Arsenal were not objectionably bad, but they still managed to come away with nothing. It's said of some teams that they just find a way of winning, but Wenger's side will often manage to find some way of losing. What has been done will be done again; there is nothing new under the sun. At least where Arsenal are concerned.

It's part of the reason that there will always be a school of thought that Arsenal will not win either the Premier League or Champions League while Wenger is in charge, because these problems are habitual. It almost doesn't matter which players are actually on the pitch; the team will always do the same thing.

There wasn't a great deal Arsenal could have done about the opening goal, scored via a hefty deflection off Alex Oxlade-Chamberlain, but the second was very preventable indeed and the third came immediately after Alexis Sanchez had made it 2-2. When Arsenal are good, they can be electrifying, but when they are bad, they are utterly infuriating and masters at being unable to prevent the very preventable.

David Ospina's own goal drew into focus the decision of Arsene Wenger to start the Colombian over Petr Cech.

3. Ospina drops the ball

It's always a bit of a debate as to whether resting your first-choice goalkeeper and giving the backup a few games is a wise move or not.

On the one hand, it's theoretically shrewd to allow the No. 2 time between the sticks so he stays sharp for when he is genuinely required. It is a chance to ensure, in these days when reserve teams aren't really a thing, that he doesn't just spend his entire life sitting on the bench.

On the other, a backup is a backup for a reason and it shows when he does things like, say, dropping a routine corner over the line when under minimal pressure from opposition strikers. Ospina, drafted in to give Petr Cech a breather, did exactly that against Olympiakos, following a not entirely convincing performance against Dynamo Zagreb in the previous game.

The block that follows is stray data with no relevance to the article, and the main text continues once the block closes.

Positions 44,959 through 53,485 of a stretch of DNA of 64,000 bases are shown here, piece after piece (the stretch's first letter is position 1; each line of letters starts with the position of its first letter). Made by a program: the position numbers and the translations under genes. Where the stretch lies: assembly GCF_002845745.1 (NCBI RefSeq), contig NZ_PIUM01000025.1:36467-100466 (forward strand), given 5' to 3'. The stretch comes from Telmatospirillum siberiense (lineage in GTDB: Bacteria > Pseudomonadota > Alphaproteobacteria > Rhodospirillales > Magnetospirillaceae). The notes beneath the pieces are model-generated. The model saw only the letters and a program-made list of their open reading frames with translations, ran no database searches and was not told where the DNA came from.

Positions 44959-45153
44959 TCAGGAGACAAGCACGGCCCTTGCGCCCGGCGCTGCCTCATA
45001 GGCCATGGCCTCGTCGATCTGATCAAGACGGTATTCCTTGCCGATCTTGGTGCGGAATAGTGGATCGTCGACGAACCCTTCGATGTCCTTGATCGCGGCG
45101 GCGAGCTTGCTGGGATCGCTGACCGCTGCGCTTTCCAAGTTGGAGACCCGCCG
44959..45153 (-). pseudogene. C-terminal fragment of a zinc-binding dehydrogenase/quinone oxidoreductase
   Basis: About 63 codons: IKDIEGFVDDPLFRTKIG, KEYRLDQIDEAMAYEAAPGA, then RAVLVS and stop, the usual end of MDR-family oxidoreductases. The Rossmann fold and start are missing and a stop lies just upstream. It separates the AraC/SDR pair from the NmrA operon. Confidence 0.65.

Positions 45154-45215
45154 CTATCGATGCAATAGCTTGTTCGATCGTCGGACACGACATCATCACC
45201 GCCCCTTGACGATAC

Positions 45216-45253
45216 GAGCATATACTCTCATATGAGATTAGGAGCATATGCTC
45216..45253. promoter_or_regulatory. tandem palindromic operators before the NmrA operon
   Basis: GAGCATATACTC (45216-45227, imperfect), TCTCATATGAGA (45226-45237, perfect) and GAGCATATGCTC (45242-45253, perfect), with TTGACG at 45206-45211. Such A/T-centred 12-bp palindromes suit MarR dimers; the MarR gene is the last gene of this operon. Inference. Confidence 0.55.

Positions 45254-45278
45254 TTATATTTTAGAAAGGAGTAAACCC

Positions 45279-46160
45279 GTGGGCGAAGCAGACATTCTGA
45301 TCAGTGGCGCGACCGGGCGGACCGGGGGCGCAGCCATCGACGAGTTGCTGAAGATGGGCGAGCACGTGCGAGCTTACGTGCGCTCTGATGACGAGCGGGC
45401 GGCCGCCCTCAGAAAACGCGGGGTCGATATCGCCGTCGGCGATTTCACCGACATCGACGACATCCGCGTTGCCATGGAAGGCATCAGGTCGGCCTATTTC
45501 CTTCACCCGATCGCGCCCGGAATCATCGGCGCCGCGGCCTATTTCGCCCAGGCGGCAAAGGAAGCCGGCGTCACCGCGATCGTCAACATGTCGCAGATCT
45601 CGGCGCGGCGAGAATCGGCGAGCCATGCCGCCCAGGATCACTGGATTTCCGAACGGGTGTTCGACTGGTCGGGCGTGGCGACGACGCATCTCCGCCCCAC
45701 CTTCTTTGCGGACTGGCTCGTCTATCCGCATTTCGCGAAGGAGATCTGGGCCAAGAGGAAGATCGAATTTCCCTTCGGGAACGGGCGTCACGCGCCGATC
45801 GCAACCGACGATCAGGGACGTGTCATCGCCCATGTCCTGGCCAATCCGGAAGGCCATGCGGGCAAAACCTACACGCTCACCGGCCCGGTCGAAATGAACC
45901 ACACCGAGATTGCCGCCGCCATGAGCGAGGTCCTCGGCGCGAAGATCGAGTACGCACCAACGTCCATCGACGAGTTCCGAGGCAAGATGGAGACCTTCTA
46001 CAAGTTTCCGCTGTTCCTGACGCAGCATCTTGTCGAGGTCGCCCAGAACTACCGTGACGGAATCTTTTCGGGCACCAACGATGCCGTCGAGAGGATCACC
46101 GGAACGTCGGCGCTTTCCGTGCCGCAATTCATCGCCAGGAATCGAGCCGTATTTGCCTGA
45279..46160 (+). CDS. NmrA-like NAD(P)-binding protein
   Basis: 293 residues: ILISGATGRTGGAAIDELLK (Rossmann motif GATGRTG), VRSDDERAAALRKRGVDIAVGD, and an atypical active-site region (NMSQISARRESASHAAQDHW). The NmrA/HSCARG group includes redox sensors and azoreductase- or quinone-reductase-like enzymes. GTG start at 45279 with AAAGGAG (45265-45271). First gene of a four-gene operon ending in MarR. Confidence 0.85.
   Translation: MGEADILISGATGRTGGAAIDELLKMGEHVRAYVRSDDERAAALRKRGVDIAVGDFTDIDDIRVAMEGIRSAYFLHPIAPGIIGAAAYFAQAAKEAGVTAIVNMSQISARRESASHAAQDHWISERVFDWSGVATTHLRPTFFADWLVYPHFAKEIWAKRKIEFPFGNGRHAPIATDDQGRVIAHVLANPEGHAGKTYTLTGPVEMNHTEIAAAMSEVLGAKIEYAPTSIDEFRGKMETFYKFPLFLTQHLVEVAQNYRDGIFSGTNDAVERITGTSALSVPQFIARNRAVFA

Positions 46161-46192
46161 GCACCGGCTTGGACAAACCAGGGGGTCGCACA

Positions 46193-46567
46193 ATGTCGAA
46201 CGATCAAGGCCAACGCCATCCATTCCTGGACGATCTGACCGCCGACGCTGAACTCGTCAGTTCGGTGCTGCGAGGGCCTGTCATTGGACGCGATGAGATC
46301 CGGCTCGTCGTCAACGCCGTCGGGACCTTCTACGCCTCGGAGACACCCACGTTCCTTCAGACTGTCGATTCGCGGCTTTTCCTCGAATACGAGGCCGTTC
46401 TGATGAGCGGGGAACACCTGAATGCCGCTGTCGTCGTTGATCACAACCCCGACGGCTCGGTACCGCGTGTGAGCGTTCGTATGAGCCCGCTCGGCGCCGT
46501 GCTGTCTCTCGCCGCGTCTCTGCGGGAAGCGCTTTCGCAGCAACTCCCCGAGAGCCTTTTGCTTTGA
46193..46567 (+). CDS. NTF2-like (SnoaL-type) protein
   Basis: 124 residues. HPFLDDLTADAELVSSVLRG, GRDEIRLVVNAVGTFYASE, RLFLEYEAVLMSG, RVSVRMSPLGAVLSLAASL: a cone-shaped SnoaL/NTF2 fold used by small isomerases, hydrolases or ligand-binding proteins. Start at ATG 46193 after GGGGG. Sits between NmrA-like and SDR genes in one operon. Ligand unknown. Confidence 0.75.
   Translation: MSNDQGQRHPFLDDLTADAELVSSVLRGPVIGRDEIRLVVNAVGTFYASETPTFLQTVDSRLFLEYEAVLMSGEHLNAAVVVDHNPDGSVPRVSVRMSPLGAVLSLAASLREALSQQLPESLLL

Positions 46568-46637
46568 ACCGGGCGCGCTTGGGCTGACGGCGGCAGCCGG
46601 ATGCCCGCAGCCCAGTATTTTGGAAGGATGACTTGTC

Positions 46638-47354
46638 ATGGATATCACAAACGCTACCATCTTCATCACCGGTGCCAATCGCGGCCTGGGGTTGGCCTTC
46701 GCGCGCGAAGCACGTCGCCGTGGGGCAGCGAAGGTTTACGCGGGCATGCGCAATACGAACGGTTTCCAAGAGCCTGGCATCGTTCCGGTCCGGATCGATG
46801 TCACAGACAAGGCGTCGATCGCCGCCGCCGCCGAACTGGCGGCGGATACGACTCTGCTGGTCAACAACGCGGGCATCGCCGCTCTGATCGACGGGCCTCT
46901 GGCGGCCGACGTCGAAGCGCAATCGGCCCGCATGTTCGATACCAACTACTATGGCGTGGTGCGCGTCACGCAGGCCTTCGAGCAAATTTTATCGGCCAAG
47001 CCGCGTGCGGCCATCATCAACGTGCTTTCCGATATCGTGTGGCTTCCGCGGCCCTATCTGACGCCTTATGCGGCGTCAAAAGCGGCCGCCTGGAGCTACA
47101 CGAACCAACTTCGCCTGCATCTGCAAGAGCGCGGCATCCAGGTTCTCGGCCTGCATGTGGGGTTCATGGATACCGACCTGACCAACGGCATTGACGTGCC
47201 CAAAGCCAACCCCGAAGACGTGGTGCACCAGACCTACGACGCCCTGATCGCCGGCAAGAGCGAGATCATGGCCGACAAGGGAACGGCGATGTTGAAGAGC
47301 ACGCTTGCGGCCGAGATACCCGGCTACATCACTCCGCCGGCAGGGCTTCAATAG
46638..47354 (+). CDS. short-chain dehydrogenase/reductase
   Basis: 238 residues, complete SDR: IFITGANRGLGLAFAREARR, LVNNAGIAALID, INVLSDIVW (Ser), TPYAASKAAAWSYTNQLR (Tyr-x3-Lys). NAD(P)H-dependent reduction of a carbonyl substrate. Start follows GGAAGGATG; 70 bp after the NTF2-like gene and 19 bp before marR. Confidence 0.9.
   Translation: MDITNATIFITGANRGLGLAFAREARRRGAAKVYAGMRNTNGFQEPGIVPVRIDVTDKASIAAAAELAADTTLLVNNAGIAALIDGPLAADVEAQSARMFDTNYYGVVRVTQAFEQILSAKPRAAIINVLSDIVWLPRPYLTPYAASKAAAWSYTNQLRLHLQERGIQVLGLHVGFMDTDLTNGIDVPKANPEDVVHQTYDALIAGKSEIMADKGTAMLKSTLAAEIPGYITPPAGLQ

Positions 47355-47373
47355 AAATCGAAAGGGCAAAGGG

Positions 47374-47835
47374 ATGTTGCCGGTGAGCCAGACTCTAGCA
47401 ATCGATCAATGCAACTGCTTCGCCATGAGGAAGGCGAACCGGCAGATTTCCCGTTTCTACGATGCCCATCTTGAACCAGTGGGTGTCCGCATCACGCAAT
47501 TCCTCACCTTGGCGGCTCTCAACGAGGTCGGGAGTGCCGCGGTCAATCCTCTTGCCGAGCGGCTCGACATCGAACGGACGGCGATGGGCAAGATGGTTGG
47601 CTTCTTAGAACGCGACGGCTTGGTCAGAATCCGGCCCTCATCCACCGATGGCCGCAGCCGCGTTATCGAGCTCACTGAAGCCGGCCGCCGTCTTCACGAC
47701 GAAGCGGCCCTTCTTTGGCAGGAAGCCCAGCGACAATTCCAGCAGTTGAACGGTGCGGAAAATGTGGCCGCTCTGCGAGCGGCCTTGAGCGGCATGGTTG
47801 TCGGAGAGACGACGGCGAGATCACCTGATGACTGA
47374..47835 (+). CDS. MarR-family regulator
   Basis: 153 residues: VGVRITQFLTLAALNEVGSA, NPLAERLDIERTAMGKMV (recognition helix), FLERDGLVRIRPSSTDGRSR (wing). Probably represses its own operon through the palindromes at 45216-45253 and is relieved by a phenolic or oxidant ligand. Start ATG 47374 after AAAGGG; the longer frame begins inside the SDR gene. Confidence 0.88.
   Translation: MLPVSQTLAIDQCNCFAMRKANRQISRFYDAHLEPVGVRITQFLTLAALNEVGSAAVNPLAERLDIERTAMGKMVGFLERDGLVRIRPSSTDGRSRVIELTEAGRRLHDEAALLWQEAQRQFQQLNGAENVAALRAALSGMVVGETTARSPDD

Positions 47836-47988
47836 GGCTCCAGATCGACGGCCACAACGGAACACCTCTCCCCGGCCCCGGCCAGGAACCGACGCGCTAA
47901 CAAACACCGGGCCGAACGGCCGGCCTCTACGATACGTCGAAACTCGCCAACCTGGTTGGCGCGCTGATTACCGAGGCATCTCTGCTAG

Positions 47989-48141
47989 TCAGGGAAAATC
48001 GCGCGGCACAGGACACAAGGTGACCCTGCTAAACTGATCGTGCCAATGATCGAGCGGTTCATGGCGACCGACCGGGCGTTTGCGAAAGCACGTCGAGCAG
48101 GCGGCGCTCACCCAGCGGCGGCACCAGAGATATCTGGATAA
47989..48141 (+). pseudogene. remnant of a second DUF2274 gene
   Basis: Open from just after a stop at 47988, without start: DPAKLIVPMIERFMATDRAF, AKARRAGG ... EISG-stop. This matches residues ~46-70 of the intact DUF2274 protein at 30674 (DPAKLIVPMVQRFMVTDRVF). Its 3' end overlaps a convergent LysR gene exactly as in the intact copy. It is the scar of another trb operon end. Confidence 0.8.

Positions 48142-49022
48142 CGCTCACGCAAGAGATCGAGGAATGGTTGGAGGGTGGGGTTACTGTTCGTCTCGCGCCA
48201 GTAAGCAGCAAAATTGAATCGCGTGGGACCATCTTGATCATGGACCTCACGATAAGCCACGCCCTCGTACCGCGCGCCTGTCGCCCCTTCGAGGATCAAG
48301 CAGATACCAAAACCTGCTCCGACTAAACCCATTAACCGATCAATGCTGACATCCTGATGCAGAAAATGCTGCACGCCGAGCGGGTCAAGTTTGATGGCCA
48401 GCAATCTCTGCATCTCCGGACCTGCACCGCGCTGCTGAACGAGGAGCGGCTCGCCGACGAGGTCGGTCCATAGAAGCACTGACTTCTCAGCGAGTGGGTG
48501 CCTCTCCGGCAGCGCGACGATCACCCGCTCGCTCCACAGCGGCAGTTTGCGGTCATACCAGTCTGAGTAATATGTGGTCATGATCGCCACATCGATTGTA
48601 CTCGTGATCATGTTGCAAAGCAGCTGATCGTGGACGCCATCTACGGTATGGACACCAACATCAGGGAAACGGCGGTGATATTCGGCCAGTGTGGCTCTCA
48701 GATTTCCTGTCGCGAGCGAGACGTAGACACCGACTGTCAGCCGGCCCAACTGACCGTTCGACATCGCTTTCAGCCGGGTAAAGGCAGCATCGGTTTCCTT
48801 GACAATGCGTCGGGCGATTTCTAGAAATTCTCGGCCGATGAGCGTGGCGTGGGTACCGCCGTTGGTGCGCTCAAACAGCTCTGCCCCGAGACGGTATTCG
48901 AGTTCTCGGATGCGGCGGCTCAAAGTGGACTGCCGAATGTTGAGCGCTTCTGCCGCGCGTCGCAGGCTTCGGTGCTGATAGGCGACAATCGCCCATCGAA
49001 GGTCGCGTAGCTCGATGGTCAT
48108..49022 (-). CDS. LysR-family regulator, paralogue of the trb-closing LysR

There was some talk that Cech had a calf problem, but none of that was mentioned by Wenger before the game and it does seem to be an unofficial policy that Ospina will play in cup games, while the Czech takes league duty.

All of which is fine, but it does seem rather odd to make a significant purchase like Cech, presumably in order to improve Arsenal overall and make them more competitive in competitions like, one would imagine, the Champions League, then leave him out for the first two encounters in Europe.

Much of the hope surrounding Arsenal in the summer was based around the recruitment of Cech, which looked like the sort of ruthless, short-term move we're not used to seeing from Wenger these days. That sort of hope, though, seems pointless when the new signing is not actually used.

There's no guarantee that Cech himself would not have made a similar error -- witness his howlers against West Ham in the first game of the Premier League season -- but the whole idea of spending £11 million on a 33-year-old goalkeeper is that those sort of mistakes are less likely.

It's rather curious, to say the least, for Wenger to declare this as a must-win game after their defeat in the first fixture and then not play his best available team.

Nick Miller is a writer for ESPN FC, covering Premier League and European football. Follow him on Twitter @NickMiller79.